Coldest Winter Ever by Sister Souljah
My rating: 5 of 5 stars
In a stunning first novel, renowned hip-hop artist, writer, and activist Sister Souljah brings the streets of New York to life with a powerful and utterly
unforgettable tale. Ghetto-born, Winter is the young, wealthy daughter of a prominent Brooklyn drug-dealing family. Quick-witted, sexy, businessminded,
and fashionable, Winter knows no restrictions. No one can control her. She's nobody's victim. And her Pops lets her know she deserves the best. Winter
knows the Brooklyn streets like she knows the curves of her own body. She maneuvers skillfully, applying all she has learned to come out on top, no matter
how dramatically the scenes change. But a cold Winter wind is about to blow her life in a direction she could never have expected. Unwilling to give up
her ghetto celebrity status, her friends and her lovers, Winter sets off on a series of wild adventures to reclaim her role as princess of the alleyways.
But when her schemes begin to unravel, Winter is on her own, figuring out a whole new way to survive. The Coldest Winter Ever marks the debut of a gifted
storyteller. Sister Souljah explores a young urban woman's innermost state of mind in a voice as bold as it is bracingly honest. Provocative and thoroughly
entertaining, this is a daring novel of passion, loss, courage - and of the sometimes terrible tolls exacted from us just to stay alive. You will never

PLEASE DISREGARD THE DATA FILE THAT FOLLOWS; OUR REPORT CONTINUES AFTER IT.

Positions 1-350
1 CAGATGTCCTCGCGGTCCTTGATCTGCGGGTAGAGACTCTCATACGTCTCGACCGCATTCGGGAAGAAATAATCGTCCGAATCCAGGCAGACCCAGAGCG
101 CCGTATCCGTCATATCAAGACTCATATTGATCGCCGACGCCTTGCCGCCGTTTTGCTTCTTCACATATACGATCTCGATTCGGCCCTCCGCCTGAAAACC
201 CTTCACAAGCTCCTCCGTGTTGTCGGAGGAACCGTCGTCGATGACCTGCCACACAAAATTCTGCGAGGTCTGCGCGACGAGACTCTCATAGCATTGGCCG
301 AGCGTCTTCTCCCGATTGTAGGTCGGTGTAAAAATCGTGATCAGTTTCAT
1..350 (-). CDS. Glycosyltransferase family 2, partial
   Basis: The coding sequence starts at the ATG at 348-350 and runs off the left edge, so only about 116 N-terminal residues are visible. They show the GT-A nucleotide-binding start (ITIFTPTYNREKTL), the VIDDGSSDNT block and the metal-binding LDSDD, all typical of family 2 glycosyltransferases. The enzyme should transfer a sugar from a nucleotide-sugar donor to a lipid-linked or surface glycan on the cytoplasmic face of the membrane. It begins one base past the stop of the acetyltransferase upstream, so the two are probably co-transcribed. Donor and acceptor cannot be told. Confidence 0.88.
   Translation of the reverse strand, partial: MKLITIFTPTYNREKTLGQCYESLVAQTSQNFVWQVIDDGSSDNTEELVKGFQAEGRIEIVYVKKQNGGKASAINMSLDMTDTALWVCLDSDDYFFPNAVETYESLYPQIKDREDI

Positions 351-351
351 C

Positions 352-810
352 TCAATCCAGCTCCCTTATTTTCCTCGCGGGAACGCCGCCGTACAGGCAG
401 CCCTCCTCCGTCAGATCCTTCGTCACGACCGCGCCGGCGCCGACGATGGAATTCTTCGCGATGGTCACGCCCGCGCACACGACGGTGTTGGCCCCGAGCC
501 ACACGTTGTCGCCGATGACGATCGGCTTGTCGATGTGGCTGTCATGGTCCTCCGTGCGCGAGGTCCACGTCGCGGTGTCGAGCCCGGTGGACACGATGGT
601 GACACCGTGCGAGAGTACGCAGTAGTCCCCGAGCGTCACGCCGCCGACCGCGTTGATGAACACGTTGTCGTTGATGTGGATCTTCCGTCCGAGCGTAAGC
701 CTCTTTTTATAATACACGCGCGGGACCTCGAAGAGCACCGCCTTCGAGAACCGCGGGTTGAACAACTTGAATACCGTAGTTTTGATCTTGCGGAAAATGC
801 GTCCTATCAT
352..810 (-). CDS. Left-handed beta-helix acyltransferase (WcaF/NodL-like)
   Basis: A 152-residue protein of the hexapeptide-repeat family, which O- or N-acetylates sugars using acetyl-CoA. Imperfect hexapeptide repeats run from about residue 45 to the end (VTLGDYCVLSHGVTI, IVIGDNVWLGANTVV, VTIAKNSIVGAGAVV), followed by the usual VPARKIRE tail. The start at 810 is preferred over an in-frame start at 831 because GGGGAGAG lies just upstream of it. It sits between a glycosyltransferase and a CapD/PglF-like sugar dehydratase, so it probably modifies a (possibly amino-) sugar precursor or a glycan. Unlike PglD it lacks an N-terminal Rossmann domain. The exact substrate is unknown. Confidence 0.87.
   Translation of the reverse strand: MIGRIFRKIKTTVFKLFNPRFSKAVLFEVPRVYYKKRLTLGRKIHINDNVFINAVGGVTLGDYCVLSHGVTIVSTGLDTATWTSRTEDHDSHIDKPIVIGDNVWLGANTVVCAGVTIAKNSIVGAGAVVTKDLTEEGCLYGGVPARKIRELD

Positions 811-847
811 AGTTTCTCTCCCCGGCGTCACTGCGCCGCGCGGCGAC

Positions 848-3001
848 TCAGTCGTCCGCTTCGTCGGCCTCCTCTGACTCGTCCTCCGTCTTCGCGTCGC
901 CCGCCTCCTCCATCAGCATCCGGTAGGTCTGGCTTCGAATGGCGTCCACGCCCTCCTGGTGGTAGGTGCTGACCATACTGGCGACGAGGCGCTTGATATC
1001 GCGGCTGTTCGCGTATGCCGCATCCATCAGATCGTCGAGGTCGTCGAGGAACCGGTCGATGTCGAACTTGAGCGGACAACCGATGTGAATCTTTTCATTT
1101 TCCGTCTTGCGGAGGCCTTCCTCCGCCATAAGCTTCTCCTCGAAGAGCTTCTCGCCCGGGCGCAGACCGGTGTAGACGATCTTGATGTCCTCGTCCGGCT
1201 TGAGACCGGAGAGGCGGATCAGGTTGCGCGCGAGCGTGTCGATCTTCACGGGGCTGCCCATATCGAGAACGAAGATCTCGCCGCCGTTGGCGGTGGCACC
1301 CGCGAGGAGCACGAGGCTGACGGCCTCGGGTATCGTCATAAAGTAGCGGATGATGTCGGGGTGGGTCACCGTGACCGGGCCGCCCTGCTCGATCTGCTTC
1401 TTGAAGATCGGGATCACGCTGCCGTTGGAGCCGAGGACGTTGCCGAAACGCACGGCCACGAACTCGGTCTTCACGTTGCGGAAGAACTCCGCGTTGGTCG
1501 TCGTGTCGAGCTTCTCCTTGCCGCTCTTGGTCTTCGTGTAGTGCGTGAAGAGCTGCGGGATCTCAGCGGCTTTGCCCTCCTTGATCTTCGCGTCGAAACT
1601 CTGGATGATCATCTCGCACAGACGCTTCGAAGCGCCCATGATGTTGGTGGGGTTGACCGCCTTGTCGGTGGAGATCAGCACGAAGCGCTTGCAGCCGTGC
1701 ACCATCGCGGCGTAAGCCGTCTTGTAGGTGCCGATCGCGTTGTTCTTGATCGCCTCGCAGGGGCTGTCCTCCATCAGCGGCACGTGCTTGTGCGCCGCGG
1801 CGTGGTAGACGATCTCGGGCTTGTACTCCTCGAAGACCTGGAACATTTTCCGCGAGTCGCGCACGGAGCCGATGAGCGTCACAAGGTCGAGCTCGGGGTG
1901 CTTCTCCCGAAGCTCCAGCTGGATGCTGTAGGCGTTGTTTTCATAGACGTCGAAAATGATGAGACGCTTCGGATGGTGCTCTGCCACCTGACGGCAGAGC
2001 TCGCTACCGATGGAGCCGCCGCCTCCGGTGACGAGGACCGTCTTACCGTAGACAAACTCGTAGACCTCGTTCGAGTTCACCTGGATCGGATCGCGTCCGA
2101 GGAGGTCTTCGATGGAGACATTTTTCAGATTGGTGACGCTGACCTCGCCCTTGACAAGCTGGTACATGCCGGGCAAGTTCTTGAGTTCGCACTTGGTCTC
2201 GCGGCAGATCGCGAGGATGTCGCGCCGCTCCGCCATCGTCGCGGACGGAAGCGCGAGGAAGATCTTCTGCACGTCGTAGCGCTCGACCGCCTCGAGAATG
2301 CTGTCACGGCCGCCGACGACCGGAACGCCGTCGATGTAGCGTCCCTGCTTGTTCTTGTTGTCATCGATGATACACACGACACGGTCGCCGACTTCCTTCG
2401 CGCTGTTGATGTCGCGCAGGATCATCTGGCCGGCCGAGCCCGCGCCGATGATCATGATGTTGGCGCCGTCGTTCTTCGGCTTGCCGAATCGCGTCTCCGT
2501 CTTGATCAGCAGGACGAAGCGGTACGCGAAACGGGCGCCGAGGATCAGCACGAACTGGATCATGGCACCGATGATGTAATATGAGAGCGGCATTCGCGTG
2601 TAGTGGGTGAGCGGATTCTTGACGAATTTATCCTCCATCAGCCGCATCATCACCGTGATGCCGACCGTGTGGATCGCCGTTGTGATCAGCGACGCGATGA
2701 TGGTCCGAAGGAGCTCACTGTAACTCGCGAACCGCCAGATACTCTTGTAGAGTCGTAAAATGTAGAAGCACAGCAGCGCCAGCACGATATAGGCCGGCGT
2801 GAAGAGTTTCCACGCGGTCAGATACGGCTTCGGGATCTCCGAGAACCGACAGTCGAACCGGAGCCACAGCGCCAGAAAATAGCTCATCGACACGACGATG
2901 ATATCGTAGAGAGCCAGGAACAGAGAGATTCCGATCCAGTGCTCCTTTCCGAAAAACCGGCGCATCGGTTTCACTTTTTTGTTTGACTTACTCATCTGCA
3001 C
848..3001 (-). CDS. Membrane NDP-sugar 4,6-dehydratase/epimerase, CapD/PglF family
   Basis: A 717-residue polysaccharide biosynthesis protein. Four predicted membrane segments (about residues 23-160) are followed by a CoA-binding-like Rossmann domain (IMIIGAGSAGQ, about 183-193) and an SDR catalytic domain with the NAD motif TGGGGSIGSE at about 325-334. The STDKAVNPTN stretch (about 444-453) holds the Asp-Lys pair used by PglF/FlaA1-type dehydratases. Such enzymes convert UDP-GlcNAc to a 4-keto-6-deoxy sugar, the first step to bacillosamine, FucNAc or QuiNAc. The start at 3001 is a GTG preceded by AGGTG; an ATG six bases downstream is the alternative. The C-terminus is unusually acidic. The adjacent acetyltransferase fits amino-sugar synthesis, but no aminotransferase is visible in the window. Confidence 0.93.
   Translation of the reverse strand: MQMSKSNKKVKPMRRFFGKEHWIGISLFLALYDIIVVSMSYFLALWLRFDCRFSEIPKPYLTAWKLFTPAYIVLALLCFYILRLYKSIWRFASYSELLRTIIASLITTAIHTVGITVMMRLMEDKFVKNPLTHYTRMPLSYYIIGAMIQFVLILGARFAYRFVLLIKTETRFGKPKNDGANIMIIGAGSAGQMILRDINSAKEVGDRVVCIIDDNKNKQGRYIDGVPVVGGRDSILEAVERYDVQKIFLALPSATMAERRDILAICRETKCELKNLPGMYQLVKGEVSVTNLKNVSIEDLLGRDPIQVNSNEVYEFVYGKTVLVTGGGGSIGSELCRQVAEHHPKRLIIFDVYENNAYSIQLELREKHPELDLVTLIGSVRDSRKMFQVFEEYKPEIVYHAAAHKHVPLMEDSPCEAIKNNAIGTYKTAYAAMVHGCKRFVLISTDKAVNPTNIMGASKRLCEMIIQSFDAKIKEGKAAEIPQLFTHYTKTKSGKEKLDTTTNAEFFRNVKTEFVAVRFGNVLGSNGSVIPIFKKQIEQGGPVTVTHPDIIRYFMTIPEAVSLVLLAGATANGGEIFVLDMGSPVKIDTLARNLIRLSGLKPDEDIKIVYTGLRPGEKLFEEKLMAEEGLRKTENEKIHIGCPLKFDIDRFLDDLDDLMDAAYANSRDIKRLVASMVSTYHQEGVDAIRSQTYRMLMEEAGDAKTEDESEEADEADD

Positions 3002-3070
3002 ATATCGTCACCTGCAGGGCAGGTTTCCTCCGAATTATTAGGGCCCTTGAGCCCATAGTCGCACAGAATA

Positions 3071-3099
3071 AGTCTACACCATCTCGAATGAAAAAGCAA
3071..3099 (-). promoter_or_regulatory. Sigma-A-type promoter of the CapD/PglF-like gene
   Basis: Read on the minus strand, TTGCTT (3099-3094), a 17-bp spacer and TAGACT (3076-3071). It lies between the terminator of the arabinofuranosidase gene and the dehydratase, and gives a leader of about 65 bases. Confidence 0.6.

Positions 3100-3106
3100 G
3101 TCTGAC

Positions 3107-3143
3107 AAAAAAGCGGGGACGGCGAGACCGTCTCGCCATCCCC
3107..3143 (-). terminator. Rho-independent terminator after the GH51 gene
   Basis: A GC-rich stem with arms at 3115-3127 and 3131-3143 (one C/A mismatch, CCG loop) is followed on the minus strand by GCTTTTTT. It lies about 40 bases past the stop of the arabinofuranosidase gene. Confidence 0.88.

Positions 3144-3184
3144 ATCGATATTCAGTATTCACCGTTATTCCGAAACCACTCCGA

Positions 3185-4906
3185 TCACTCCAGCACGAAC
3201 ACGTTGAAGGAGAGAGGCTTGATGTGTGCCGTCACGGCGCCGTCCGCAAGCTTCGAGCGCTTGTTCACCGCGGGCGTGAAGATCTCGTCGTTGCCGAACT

forget this Winter's tale.
It isn't often that you can say you didn't like the main character, or most of the characters in a book, but still adore the book. This book is one of
the rare ones I can say that about. I found Winter rage-inducing. Most of her friends and cronies are the same way. the only one I liked in the whole
book was Sister Soulja herself, and a few others. This book is complicated, and if I try to do a review I'm just going to slaughter it. You follow Winter
through her various schemes to get something back she never can. Everyone knows it but her. And you see the depths to which she will go and how far she
will fall. this book is about how far people will go for wealth, how misdirected the country is becoming, and the inherent unfairness it it all.
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